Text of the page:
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Methods, Concepts, and Prenatal Development

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Queen's University
PSYC 100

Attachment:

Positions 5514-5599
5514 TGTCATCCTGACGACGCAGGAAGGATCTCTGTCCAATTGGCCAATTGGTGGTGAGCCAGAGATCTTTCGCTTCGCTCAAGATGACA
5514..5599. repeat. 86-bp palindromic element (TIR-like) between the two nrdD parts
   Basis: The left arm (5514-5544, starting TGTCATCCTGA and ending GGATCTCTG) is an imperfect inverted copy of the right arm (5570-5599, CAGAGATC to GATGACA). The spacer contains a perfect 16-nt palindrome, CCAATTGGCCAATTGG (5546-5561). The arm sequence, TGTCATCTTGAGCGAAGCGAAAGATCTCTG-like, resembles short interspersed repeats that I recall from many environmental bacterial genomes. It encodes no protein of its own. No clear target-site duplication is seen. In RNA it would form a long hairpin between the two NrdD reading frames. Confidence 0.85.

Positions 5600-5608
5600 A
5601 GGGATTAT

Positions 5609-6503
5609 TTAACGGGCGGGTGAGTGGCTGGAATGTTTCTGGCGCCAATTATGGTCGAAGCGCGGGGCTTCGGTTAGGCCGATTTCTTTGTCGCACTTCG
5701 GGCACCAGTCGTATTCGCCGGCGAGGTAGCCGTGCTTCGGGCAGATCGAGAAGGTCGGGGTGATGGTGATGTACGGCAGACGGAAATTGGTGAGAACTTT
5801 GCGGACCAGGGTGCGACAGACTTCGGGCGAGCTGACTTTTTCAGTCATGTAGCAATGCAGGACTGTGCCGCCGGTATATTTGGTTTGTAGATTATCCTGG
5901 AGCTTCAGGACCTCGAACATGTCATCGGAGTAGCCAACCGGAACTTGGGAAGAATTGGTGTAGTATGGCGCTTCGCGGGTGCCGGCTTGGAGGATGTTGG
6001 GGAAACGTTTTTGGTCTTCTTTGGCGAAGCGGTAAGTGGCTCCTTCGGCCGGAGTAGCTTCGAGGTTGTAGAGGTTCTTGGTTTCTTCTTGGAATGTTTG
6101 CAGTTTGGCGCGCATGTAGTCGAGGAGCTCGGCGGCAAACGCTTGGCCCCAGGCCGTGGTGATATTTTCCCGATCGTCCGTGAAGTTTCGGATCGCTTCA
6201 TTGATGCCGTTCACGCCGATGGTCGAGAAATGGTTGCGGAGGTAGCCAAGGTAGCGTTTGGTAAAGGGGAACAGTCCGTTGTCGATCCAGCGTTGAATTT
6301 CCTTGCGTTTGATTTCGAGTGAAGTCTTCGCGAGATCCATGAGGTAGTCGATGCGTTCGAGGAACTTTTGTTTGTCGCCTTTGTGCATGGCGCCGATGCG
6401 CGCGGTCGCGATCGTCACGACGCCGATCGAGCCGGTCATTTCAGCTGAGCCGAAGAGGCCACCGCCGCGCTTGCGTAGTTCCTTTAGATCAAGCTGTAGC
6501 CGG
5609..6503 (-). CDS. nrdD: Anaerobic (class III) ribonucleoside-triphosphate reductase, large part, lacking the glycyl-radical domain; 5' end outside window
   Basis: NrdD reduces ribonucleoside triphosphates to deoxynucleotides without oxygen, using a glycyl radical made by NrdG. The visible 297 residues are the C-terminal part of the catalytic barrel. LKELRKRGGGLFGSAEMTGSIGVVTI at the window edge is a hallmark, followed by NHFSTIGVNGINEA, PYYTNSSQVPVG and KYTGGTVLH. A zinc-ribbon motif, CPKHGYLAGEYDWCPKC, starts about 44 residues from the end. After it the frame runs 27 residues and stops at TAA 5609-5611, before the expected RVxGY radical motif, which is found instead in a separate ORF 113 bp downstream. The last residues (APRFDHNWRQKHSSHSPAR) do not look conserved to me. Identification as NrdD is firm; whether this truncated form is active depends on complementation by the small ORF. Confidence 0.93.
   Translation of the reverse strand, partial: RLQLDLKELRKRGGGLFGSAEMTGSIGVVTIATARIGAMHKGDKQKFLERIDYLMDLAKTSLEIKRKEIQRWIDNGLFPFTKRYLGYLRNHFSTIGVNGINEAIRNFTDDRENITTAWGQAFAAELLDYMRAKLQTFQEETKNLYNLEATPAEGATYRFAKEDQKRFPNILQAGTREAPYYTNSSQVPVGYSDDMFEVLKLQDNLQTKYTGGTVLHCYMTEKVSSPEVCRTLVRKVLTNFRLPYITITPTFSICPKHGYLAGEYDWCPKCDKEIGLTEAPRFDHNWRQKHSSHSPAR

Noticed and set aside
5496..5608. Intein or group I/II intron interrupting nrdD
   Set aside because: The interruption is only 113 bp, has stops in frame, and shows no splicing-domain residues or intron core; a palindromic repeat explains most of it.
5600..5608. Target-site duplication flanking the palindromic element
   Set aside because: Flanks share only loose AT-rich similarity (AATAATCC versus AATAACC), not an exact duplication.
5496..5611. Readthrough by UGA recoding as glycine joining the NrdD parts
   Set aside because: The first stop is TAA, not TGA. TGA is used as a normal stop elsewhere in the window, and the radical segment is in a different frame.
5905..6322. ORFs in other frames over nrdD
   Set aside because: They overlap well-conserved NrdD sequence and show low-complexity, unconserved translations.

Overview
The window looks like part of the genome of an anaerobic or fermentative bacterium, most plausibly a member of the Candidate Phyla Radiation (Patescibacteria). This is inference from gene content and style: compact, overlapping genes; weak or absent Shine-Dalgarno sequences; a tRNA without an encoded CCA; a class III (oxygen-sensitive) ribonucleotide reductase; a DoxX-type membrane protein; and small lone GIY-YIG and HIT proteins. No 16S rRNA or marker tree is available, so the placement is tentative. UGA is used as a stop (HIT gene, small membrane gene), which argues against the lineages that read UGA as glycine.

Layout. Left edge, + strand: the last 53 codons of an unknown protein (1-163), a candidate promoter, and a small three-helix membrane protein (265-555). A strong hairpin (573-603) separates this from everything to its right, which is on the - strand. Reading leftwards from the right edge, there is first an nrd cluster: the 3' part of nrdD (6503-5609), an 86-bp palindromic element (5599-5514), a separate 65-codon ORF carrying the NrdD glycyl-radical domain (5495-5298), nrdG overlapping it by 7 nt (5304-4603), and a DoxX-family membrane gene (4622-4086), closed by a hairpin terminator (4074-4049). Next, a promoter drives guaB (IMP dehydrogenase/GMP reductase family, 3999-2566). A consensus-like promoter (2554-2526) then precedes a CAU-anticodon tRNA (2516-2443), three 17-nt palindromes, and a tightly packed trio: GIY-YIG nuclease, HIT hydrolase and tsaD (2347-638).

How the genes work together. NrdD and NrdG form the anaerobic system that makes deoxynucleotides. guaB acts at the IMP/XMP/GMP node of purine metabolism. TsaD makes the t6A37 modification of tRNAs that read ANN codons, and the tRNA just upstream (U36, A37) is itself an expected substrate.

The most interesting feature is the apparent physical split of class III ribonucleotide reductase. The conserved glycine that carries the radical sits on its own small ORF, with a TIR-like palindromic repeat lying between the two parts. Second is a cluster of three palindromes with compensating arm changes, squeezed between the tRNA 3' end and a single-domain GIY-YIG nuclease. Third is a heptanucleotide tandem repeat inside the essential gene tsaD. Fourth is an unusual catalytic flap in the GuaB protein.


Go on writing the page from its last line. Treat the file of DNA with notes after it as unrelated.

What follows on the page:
Methods, Concepts, and Prenatal Development Developmental Psychology-study of systematic change and stability of human physical, cognitive, social, and behavioural characteristics across the life span-> continual and cumulative -used to identify tends and what’s ‘normal’ at a given age, and to determine ta problem that needs to be addressed, or whether an individual is exceptional in some ability for a person of their age Cross-Sectional Design-used to measure and compare samples of people at different ages at a given point in time -time and cost-efficient Longitudinal Design-follows the development of the same set of individuals through time -costly and time-consuming -issue of Attrition-> occurs when participants quit participating Cohort Effects-consequences of being born in a particular year or narrow range of years -cohort and generation is similar -differences between age cohorts can be due to numerous factors, including societal, nutritional, medical, physical and behavioural development Stages-pattern of change -increases in size, spend, amount, and a fundamental shift in the type of abilities Continuous Change-change in adults tend to be slower and steadier -still goes through new phases of life such as marriage, parenthood, and retirement Sensitive Period-window of time during which exposure to a specific type of environmental stimulation is needed for normal development of a specific ability -long-term deficits can emerge if the needed situation is missing during a sensitive period, such as language input -helps in culture-> younger immigrants are quicker to identify more strongly with their new culture -where most rapid of development occurs Gestation- genetics and environment begin to shape an individual throughout pregnancy Gestational Age-estimated time since fertilization -as the zygote develops, we can measure its developmental process through it Germinal Stage-first phase of prenatal development and spans from conception to two weeks -begins at Fertilization and the formation of a zygote -cell divisions take place that eventually lead to multiple organ, nervous system, and skin tissue Zygote-cell formed by the fusion of a sperm and an ovum (egg cell)-> gametes -received half a genome from each gamete-> one whole genetic load -begins dividing, first into two cells, then into four, then eight, and so on Blastocyst-gestational age of six days, the zygote turns to it -contains fifty to one hundred and fifty nonspecialized cells -uses energy and resources provided by the ovum Embryonic Stage-spans weeks two through eight, during which time the embryo developing major physical structures such as heart, blood puming, and nervous system, and the beginnings of arms, legs, hands, feet, and brain -basic cell layers become differentiated -first sign of major divisions of the brain (forebrain, midbrain, and hindbrain) are apparent at the beginning of four weeks’ gestation Blastocyst- moves along the fallopian tubes and becomes implanted in the lining of the uterus-> after it divides into a group of cells that continues developing into an embryo, and another groups that forms the placenta Fetal Stage-spans week eight through birth, during which time the skeletal, organ, and nervous systems become more developed and specialized -muscles develop, and the fetus begins to move -sleep and wake cycles start and the senses become fine-tuned, even to the point where the fetus is responsive to external cues -by eleven weeks’ gestation, the differentiations between the cerebral hemispheres, the cerebellum, and the brain stems are apparent -brain development progresses as distinct regions take form -circulatory, respiratory, digestive, and other bodily systems develop -sex organs appear around the third month of gestation -by month four, infants receive signals from the eyes and ears -by eleven to eight months, infants actively listen-> listens to mother’s voice -makes breathing-like motions to prepare for breathing right after birth -during the fifth month, the vestibular system which is required for a sense of balance begins to develop -experiences taste-> will show preferences for foods that their mother ate while pregnant and breastfeeding -human brain development is an extremely lengthy process that spans all the way to early adulthood -cells that are genetically programmed to create the nervous system migrate to their appropriate sites and begin to differentiate into nerve cells Myelination-process during the final months of pregnancy, a fatty tissue called Myelin resulting from glial cells builds up around developing axons of nerve cells and neurons -myelin insulates nerve cells and neurons, enabling them to conduct messages more rapidly and efficiently -used to determine the relative maturity of different areas of the brain -process continues prior to birth and doesn’t finish until early adulthood -one of the final areas to finish it is the dorsolateral prefrontal cortex, which is important for controlling impulses, planning complex actions, foreseeing consequence, and working memory-> this is why people perform risky behaviours Preterm Infants-born at thirty-six weeks or earlier-> typically, humans re born at a gestational age of around thirty-seven weeks (nine months) -depending on their gestational age, they can be extremely underweight compared to full-term infants, a, and vital regions of the brain and body may be underdeveloped -underdeveloped nervous system may have short- and long-term negative effects on psychological and cognitive functioning -pregnant women typically require almost twenty percent increase in energy intake during pregnancy, including foods high in protein and calcium -malnutrition, illness, and some drugs can result in mild to very severe physical and psychological effects on the developing fetus Teratogen-substance, such as a drug, that is capable of producing physical defects on development-> appear at birth or shortly after -effects range from very mild to death -problems of exposure occurs mostly during the sensitive period -the greater the amount and the greater the length of exposure, the more drastic the effects it’s likely to have on the developing organism -depending on the mother and the fetus, the degree to which it will affect the individual fetus differs -more likely to cause the death of the fetus if the exposure is very early-> timing influences which parts of the body will be affected -expectant mothers stop taking certain medications, but has to balance with the need to ensure that the expectant mother is in good health -alcohol and tobacco can be it if they are consumed at the wrong times and in large enough amounts during pregnancy -smoking and second-hand smoking can expose the developing fetus to it-> decreases blood oxygen and raises uterine concentrations of poisonous nicotine and carbon monoxide, increasing the risk of miscarriage or death during infancy (Sudden Infant Death Syndrome), problems with some aspects of emotional development and impulse control, lower IQ, and weighs less -several diseases can have serious effects on development if the mother is afflicted while pregnant-> for example, if rubella is contracted in the first three months of pregnancy, it can cause a rash, low fever, and swollen lymph nodes in adults, and congenital heart disease, deafness, blindness, and mental retardation, but if caught during early to mid-pregnancy, rubella is correlated with the development of schizophrenia Fetal Alcohol Syndrome-involves abnormalities in mental functioning, growth, and facial development in the offspring of women who use alcohol during pregnancy -alcohol, like many other substance, readily passes through the placental embrace, leaving the developing fetus vulnerable to its effects -most common cause for mental retardation -alcohol crosses the placenta, and the fetus is exposed to it directly when it consumes the amniotic fluid -health of newborn infants can be compromised by exposure to the harmful pathogens, such as bacteria and viruses -within their first year after birth, infants are given vaccinations to protect them against conditions such as measles, mumps, and rubella (MMR)-> causes autism Autism- psychological disorder characterized by impaired social functioning and, typically, mental disabilities -infants can see objects up to only twelve to fifteen inches away at birth (approximately the same distance between the mother’s face and a breastfeeding infant) -at six to twelve months of age, they reach the normal twenty-twenty vision -color vision appears at least by two months -by eight months infants can usually perceive basic shapes and objects -newborns cringe when smelling something rotten or pungent, but has a strong preference to the smell of sweets Reflexes- involuntary muscular reactions to specific types of stimulation Rooting Reflex-elicited by stimulation to the corners of the mouth, which causes infants to orient themselves toward the stimulation and make sucking motions -helps infants begin feeding immediately after birth -will be replaced by voluntary behaviours later on Moro Reflex-also known as the Startle Reflex -occurs when infants lose support of their head -infants grimace and reach their arms outward and then inward in a hugging motion -may be a protective reflex that allows the infant to hold on to the mother when support is suddenly lost Grasping Reflex-elicited by stimulating the infant’s palm -infant’s grasp is remarkably strong and facilitates safely holding on to one’s caregiver Adolescence Puberty-marks the physical transition from childhood to adolescence, culminating in reproductive and sexual maturity Growth Spurt-sudden increase in height -generally the first sign of puberty -beings at approximately age eleven in girls and thirteen in boys -primarily caused by hormonal activity -physical growth is stimulated by the pituitary gland -nervous and reproductive systems interact to cause further physical changes of reproductive anatomy -hypothalamus begins stimulating the release of hormones such as testosterone and estrogen, which contributes to the development of sex characteristics in boys and girls: Primary Sex Traits- including the genitals and gonads (testes or ovaries) Secondary Sex Traits-in females, includes growth in breast size and the increased distribution of fat at the hips and buttocks -in males include growth of facial and body hair, a deepening of the voice, increased muscle mass, and fat deposits at the waist Menarche-onset of menstruation -marks girls puberty -typically occurs at age twelve in North America-> in less wealthy parts of the world, average age it begins is fourteen and seventeen years old -if it occurs early it is associated with the development of depression, substance abuse, and risky sexual behaviour -timing influenced by physiological and environmental factors-> such as nutrition, genetics, physical activity levels, and illness -absence of a father or the presence of a stepfather during development affects it Spermarche-first ejaculation of sperm -boys are considered to reach sexual maturity -typically takes place approximately fourteen years of age as a nocturnal emission (wet dream) -late maturation is linked to lower performance in school and early maturation is linked to higher performance -hormone surges are associated with negative moods and problems with adjustment -physical changes affect how they see perceive themselves and others -girls who reach puberty early tend to have more emotional difficulty with the experience than boys do -for boys, acquiring masculine traits at an early age may be regarded positively by the individual and his peers -early developers have a greater risk of drug and alcohol abuse and unwanted pregnancies -beginning at approximately twelve years of age, they show significant improvements in their abilities to use logic and reasoning-> Formal Operational Thinking, defined by Jean Piaget-> thinks abstractly about things not in the present and about events or scenarios that are entirely impossible or hypothetical -takes risks and make bad decisions, such as unplanned pregnancies, because of their Prefrontal Cortex which regulates mood, facilitates planning ,organizing ,and reasoning, and impulse control Social Intuitionist Model- moral judgements are not guided solely by reason, but also by out emotional, intuitive reactions to moral dilemmas Lawrence Kohlberg -examined how people reason about moral dilemmas->more complex answers than right and wrong -studied only males and saw it as universal human behavior-> other psychologists disagree and state theta females appear to base moral decisions more on caring relationships and less on justice and abstract principles Preconventional Morality-characterized by self-interest in seeking reward or avoiding punishment -considered a very basic and egocentric form of moral reasoning Conventional Morality-regards social conventions and rules for appropriate moral behaviour -directives from parents, teachers, and the law are used as guidelines for moral behaviour Postconventional Morality-considers rules and laws as relative -right and wrong are determined by more abstract principles of justice -ability to think abstractly Adulthood and Aging -no biological event that marks the transition from adolescence to young adulthood -in the United States, turning eighteen years old is an arbitrary threshold, but many don’t take on full adult responsibilities -largely determined by sociocultural norms and expectations about establishing a long-term relationship Young Adulthood spans from eighteen to forty years old Middle Adulthood spans form forty to sixty-five years old Older Adulthood spans from sixty-five years and onward -most obvious signs of age-related physical changes in adulthood typically appear at middle adulthood such as weight gain, thinning and graying of hair-> for healthy adults they are typically easy to manage Menopause-termination of the menstrual cycle and reproductive ability -approximately fifty years old-> depends on environmental factors -some symptoms are a significant reduction in the hormone estrogen, hot flashes, and a reduced sex drive -severity of symptoms vary widely among individuals -men don’t experience a physical change as drastic as menopause during middle adulthood, but testosterone production, and sexual motivation typically slow in middle age -brain, like other physical systems, show normal structural changes and some decline in functioning with age-> includes reduced volume of white and gray matter in the cerebral cortex and memory-processing hippocampus Neruodenerative Conditions-characterized by significant loss of nerve cells and nervous system functioning -aging puts people at great risk for it Dementia-set of symptoms including middle to severe disruption of mental function, memory loss, disorientation, poor judgment, and decision making -severe impairments in two or more cognitive domains, as well as functional decline -development of multiple cognitive deficits manifested by both (1) memory impairment (impaired ability to learn new information or to recall previously learned information) (2) one (or more) of the following cognitive disturbances: (a)